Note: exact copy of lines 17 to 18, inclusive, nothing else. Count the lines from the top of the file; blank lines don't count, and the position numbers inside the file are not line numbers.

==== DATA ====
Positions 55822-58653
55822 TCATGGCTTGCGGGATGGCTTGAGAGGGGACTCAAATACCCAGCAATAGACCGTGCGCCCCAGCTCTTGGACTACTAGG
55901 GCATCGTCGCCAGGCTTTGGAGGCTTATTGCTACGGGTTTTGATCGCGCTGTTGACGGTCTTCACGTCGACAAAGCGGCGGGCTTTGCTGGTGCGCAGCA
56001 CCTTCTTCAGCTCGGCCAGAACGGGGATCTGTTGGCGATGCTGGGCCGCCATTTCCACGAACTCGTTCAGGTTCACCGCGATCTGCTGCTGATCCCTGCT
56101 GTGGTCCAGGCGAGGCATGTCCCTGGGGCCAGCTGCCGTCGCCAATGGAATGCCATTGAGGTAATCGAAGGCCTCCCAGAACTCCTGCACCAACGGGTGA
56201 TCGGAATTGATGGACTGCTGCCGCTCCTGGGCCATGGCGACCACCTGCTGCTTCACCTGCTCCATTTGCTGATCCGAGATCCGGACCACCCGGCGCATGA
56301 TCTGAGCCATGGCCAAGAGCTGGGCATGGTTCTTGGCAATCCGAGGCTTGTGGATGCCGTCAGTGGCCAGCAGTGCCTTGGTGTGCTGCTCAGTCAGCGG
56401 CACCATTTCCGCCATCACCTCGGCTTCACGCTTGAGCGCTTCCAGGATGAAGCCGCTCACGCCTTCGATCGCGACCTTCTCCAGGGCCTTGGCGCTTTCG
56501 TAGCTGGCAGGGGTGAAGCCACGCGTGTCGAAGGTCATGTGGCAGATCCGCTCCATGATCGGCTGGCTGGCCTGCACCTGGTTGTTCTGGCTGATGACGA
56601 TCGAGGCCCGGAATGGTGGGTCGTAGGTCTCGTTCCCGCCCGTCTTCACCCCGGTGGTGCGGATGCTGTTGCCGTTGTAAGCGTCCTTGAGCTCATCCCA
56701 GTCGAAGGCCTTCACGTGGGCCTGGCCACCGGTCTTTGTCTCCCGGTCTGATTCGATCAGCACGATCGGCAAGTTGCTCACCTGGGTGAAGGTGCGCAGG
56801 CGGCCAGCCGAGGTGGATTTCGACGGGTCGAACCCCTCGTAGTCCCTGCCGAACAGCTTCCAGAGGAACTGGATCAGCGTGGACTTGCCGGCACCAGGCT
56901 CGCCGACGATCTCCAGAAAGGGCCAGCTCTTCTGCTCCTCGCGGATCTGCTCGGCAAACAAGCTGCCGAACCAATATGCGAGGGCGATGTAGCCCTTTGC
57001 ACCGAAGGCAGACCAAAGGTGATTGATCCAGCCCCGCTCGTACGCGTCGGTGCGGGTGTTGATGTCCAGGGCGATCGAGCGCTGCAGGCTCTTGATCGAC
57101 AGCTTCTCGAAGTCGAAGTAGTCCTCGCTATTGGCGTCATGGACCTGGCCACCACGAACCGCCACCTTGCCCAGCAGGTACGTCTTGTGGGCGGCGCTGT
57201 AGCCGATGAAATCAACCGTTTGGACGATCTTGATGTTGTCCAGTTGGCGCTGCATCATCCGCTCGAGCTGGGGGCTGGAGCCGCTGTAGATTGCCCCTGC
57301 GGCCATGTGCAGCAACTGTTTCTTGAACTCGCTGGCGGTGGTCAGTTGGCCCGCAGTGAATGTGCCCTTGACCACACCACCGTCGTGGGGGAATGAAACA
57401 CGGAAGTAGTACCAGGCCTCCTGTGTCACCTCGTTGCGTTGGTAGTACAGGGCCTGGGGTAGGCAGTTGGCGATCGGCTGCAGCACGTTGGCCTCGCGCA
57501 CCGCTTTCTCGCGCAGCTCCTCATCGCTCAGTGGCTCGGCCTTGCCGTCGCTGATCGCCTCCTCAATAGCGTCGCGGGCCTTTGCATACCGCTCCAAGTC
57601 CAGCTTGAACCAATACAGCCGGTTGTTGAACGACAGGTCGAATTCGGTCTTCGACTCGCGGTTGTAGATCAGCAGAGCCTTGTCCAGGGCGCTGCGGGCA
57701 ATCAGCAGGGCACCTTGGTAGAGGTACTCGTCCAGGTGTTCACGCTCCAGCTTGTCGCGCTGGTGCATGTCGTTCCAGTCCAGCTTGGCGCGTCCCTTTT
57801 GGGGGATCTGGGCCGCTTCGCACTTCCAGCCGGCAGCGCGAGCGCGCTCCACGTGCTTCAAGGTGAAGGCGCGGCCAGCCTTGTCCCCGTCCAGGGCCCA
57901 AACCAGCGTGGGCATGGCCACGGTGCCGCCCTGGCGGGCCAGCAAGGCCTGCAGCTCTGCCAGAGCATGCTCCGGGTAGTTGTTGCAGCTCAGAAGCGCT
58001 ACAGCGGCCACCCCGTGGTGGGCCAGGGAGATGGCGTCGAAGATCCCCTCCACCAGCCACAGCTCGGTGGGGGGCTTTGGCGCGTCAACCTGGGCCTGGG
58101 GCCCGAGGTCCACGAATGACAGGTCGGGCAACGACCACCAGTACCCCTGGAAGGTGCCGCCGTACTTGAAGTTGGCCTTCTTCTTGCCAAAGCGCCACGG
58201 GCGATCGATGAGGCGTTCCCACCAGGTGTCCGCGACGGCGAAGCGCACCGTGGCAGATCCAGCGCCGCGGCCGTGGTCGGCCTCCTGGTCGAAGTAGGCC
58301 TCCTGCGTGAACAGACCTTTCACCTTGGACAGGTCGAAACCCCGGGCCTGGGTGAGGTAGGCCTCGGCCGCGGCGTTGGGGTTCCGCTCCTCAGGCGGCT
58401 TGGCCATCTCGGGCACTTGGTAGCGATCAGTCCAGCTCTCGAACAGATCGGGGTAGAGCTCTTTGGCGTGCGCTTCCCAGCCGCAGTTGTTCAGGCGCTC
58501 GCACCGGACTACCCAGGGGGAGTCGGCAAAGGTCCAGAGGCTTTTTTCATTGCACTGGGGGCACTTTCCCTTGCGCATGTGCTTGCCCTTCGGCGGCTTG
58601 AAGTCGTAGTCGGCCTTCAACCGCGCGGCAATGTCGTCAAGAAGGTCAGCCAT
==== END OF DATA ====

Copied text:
57301 GGCCATGTGCAGCAACTGTTTCTTGAACTCGCTGGCGGTGGTCAGTTGGCCCGCAGTGAATGTGCCCTTGACCACACCACCGTCGTGGGGGAATGAAACA
57401 CGGAAGTAGTACCAGGCCTCCTGTGTCACCTCGTTGCGTTGGTAGTACAGGGCCTGGGGTAGGCAGTTGGCGATCGGCTGCAGCACGTTGGCCTCGCGCA